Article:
What Happens When Students & Administration Co-Create Food Security Programs
Katie Zimmerman is in her fourth year at the University of Delaware and is the Co-Founder of the Swipe Out Hunger program, which started in Fall 2018. After launching and implementing a successful program, Katie shares how she worked with administrators to make the collaboration so effective. Pictured above: Katie presents key takeaways after an advocacy session during the 2019 Swipe Student Summit.
Up until last year, the University of Delaware (UD) had resources such as the Blue Hen Bounty food pantry and the Student Crisis Fund to support students struggling with food insecurity. However, there was no resource that allowed students full, hot meals or further, consistent access to such meals. When we learned about other college campuses having a Swipe Out Hunger program to donate meal swipes to students facing food insecurity, it seemed absolutely necessary to implement this program on our campus.
While bringing new ideas for campus programs always presents a challenge, we were fortunate enough to find incredibly supportive and helpful administrators during our outreach process. Deciding who to bring this idea to first was initially intimidating, but with the help of Maddie and the rest of the Swipe Out Hunger team, we were able to brainstorm different contacts, including current administrators and professors, as well as student-led organizations such as Blue Hen Bounty and Food Recovery Network, a student organization devoted to fighting food waste. We were incredibly surprised by how receptive everyone was to our ideas, and many of our initial contacts led us to new connections who eventually joined our team. But we did have a few drawbacks, especially when networking with students and faculty who had previously pitched this idea to our administration. While this was discouraging to hear, it also fueled us to continue to grow and strengthen the support we already had, and we think much of our success comes from having so many key administrators on our team working so closely with us, the students, to design this program to serve our peers.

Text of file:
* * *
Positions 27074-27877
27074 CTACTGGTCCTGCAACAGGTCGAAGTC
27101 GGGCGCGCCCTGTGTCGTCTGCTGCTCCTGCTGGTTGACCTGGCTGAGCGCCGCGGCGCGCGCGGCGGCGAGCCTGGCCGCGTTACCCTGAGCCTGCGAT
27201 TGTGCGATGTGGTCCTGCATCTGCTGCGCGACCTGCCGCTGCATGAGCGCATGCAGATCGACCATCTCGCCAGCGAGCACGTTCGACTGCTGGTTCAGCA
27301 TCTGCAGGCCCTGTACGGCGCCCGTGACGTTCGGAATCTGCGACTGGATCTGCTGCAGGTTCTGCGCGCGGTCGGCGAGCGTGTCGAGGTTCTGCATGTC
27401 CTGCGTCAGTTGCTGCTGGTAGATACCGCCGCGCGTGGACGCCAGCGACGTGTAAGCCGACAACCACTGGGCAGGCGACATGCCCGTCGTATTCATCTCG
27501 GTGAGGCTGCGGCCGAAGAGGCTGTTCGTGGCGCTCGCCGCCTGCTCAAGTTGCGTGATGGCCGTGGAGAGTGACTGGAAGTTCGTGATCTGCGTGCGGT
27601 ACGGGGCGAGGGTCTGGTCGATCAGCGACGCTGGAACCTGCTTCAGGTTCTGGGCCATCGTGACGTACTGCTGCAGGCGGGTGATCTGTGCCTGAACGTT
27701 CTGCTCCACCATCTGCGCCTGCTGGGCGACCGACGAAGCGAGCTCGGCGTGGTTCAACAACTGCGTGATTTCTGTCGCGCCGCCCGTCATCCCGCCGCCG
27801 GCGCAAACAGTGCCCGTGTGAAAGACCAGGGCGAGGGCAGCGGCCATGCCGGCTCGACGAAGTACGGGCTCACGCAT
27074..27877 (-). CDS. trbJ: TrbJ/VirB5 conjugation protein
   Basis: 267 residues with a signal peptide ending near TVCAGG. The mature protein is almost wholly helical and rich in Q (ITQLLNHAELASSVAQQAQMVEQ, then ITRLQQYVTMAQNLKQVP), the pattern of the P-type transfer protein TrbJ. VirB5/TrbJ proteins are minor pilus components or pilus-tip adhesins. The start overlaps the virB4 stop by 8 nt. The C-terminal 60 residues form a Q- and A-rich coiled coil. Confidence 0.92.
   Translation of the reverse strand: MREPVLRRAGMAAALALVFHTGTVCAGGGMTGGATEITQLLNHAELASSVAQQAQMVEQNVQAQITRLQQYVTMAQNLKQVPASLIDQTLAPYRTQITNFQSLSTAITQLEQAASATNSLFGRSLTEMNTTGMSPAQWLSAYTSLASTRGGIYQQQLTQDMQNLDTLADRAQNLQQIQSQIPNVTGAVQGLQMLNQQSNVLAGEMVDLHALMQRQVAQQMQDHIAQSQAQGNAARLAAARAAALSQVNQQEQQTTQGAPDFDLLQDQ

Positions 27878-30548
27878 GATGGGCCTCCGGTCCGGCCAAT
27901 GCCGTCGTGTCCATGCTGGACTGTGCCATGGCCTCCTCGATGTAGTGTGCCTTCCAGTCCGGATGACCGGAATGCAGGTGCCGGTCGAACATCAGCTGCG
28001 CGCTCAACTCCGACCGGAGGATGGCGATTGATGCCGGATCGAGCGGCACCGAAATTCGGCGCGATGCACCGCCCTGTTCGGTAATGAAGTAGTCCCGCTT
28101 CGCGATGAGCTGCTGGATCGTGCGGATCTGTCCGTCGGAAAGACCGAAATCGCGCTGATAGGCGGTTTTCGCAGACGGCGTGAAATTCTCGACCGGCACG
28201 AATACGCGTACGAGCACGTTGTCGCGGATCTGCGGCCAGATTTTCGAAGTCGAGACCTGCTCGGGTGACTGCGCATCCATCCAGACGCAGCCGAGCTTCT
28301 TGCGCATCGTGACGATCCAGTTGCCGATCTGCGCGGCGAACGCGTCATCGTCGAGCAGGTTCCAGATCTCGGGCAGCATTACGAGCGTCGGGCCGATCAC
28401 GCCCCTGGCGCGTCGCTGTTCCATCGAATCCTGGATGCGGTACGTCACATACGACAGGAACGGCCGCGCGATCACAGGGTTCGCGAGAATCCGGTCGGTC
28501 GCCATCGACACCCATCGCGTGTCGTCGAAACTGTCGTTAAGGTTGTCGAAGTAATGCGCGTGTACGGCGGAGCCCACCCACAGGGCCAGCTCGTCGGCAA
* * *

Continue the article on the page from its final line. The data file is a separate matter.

We currently have a variety of administrators and professors to our taskforce. From the Department of Behavioral Health, Dean of Students Office, Hillel, Dining Services, Auxiliary Financial and Support Services, and the Department of Human Development and Family Services.
This wide variety of stakeholders allows us to be an efficient, creative, and collaborative team. Working with such supportive administrators allows our program to have access to resources that we, as students, would not necessarily have access to, such as advertising support throughout various locations on campus and prizes for our top volunteers from Dining Services. But additionally, having our team of students in the room still allows us to keep a student perspective in our program.
We want to maintain this program as part of the wider, student-led movement to end college food insecurity, and by having students working so closely with key administrators, we are able to have our voices heard in important aspects of the planning of this program.– Katie Zimmerman
In initially reaching out to administrators and professors, we strategically chose those who had a history of working with food insecurity or related programs, which really helped us in fostering those connections and feeling that sense of commitment to our goal. Many of the resources provided to us by the Swipe Out Hunger team were incredibly helpful, including case studies, graphics, toolkits, and data on food insecurity. Having these resources in our back pocket allowed us to come prepared to meetings and really sell the need for our program on our campus, especially by showing other campus’ success.
For most of the past year, we were very focused on bringing this program to campus and kicking off our first donation drive. After the success of our first donation drive this past September, we shifted our goals and focused on marketing our resource to students seeking help. During Hunger Homelessness and Awareness Week in November, we hosted a dedicated Swipe Out Hunger table and shared with students about the different ways they can access our resource. We hope to hold many more of these events in the future so that we are able to reach as many students as possible. As we prepare for our second donation drive this upcoming February, we also hope to build a stronger student leadership team to lead this movement across our campus and continue to grow this program for years to come.
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